After months of feeling 'lost' in Canada, Syrian refugee Hussam Alahmad lands dream job

After a CBC Toronto story revealed the year-long struggles of a Syrian refugee family who slipped through the cracks, readers and viewers responded in droves with support, donations, and job opportunities.

Job opportunities, outpouring of support followed CBC Toronto story in February

Hussam Alahmad and his family were neither government nor privately sponsored refugees, and struggled emotionally and financially after arriving in Canada last year. Finally, last month, he landed a job at a Toronto car dealership. (Martin Trainor/CBC News)

Hussam Alahmad's eyes light up when he talks about cars.

"It's a RAV-4 SUV, five passenger — let's talk about the features inside," he says, smiling widely.

Clad in a tailored blue suit with a vibrant purple tie and pocket square, Alahmad is giving a colleague a mock sales pitch on the vehicle's leather seats and cruise control features. As a car lover, the conversation comes naturally to him.

It's hard to believe the Syrian refugee couldn't land a job for more than a year.

His new role at this Queen Street East car dealership followed an outpouring of support after a previous CBC Toronto story shared Alahmad's struggles over the year since he first made headlines for naming his newborn son Justin after Prime Minister Justin Trudeau.

In the months that followed his gesture of "thanks" to Canada, Alahmad and his family of four found themselves lost. They were neither government nor privately sponsored, but had instead arrived as refugee claimants in 2017 with just $300 to spend.

With no family, friends, or financial support network, building a life was a constant struggle.

A year ago, Hussam Alahmad and his family, including his wife Sherin, the couple's three-year-old daughter Izdihar, and their son Justin - named after Prime Minister Justin Trudeau - were living in a hotel room in North York as new refugees. They were full of optimism for the future, but their life in Canada is full of more challenges than they expected. (Ed Middleton/CBC News)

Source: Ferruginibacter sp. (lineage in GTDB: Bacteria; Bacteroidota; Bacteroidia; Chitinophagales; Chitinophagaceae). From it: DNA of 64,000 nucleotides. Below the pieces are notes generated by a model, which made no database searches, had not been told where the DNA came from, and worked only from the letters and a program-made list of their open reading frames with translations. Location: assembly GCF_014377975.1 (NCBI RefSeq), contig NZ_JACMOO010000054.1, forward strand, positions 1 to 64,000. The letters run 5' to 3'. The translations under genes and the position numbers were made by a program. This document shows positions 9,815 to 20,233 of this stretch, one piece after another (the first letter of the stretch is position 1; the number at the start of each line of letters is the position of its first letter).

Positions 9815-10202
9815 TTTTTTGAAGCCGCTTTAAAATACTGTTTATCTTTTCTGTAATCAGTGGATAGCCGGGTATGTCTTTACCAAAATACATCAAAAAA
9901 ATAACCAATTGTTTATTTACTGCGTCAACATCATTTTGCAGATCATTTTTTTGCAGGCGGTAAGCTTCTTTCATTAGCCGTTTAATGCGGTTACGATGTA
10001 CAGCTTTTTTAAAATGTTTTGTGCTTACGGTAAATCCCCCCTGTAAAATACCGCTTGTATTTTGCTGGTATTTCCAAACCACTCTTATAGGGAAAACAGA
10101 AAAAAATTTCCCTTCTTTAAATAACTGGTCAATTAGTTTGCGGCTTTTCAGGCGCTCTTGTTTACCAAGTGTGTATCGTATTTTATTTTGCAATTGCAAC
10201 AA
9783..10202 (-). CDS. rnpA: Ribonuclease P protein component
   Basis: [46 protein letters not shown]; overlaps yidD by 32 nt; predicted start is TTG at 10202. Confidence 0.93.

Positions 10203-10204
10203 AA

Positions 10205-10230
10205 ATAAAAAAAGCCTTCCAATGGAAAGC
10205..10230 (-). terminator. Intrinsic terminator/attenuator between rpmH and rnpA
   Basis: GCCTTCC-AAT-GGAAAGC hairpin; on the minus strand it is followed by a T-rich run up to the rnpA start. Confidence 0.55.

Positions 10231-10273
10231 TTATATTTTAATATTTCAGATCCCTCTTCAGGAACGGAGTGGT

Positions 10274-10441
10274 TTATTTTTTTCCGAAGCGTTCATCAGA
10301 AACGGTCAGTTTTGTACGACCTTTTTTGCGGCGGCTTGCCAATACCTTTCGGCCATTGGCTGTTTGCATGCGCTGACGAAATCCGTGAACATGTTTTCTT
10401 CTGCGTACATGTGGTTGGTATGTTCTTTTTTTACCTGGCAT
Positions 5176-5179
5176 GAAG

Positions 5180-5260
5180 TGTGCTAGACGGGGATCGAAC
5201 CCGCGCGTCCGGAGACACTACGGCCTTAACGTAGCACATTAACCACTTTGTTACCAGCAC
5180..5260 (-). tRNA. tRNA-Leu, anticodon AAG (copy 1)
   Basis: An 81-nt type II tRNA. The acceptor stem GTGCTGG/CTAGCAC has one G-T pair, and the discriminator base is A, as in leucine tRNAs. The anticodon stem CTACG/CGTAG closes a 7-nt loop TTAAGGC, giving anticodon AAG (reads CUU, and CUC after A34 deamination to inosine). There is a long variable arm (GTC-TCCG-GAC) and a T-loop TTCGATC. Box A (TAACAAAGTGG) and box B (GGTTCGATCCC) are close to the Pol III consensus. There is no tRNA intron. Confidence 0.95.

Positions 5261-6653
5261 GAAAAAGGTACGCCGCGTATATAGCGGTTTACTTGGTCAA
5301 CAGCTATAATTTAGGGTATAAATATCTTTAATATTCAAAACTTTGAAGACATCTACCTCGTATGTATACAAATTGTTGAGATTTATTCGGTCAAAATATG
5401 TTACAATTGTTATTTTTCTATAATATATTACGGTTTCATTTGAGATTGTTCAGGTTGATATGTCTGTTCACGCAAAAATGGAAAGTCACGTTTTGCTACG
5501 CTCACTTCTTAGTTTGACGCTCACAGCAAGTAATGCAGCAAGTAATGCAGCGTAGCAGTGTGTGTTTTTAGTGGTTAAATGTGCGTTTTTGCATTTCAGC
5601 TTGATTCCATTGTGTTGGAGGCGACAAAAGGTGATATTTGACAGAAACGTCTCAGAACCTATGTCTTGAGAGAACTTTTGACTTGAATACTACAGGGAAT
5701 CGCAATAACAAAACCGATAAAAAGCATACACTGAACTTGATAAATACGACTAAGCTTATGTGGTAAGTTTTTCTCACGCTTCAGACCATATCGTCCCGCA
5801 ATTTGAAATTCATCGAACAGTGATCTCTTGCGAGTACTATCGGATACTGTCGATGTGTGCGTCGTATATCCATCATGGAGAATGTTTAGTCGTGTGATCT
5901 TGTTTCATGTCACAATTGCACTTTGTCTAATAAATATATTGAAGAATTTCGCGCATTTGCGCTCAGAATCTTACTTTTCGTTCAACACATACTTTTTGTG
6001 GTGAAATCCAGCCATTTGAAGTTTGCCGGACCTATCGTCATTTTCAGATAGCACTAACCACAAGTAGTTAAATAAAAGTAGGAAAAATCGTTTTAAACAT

Alahmad's wife Sherin, who doesn't speak any English, was on a wait list for language classes. For months, the couple slept on the floor of their barely-affordable apartment with their daughter, three-year-old Izdihar, while Justin slept in a crib.

And through it all, the family relied on government assistance because Alahmad couldn't find work.

Employers, he said at the time, wanted Canadian credentials — so his 14 years of experience in car sales didn't make the cut.

But after that story came out in February, dozens of GTA residents wanted to help.

Hussam Eddin Alahmad and his wife fled war-torn Syria and are now living in a North York hotel room with their young daughter and newborn son, Justin. 0:25

Outpouring of support, job offers

Readers, listeners and viewers flooded CBC Toronto's inboxes with offers to help connect the family to services, gifts of crucial household items, toys, and a bed, and potential job opportunities.

Those mattered most to Alahmad, who insisted — even in his darkest moments of feeling "lost" — that he wanted a job, not a handout.

In the end, Alahmad spoke to multiple employers, and received three job offers from local car dealerships.

"I would like to thank them all," he said.

Shahin Alizadeh, owner and CEO of Downtown Automotive, offered Hussam Alahmad a job at one of his dealerships. (Martin Trainor/CBC News)

Qualified newcomers often 'ignored'

One of those offers came from Shahin Alizadeh, owner and CEO of Downtown Automotive. Alahmad now works at one of Alizadeh's Toyota dealerships, where he's training to become a fully-certified car salesperson.

Giving a newcomer an opportunity hit close to home for Alizadeh, who was born in Iran and came to Canada back in 1970 at the age of 17 to attend university. "I still have a point of reference of coming to this country without a support network," he says.

But it's not the only reason he was willing to give Alahmad — who now goes by "Sam" to coworkers and clients — a shot. Outgoing, warm, and car-obsessed, Alahmad had the right qualifications, Alizadeh says.

"There are a lot of highly qualified people who are simply ignored because of their race, their background, not having Canadian experience," he adds. "I would say, 'Try them, you just don't know.'"

Landing a job at a Toronto car dealership was the key to getting Hussam Alahmad's life on track. The Syrian refugee's family of four endured a year-long struggle to find work and a support network after arriving in Canada in 2017. (Martin Trainor/CBC News)

'Today, I have a dream'

Now, for Alahmad, having a job is more than just a way to pay the bills: It's the key to building a life here. 

In recent weeks, Sherin also started English classes, and the couple's children are picking up the language as well.

Alahmad knows this is the path to making friends and, he hopes, eventually giving back to the country he now calls home.

"Before, I was depressed," he says. "Today, I have a dream."

About the Author

Lauren Pelley

City Hall reporter

Lauren Pelley is a CBC reporter in Toronto covering city hall and municipal affairs. Contact her at: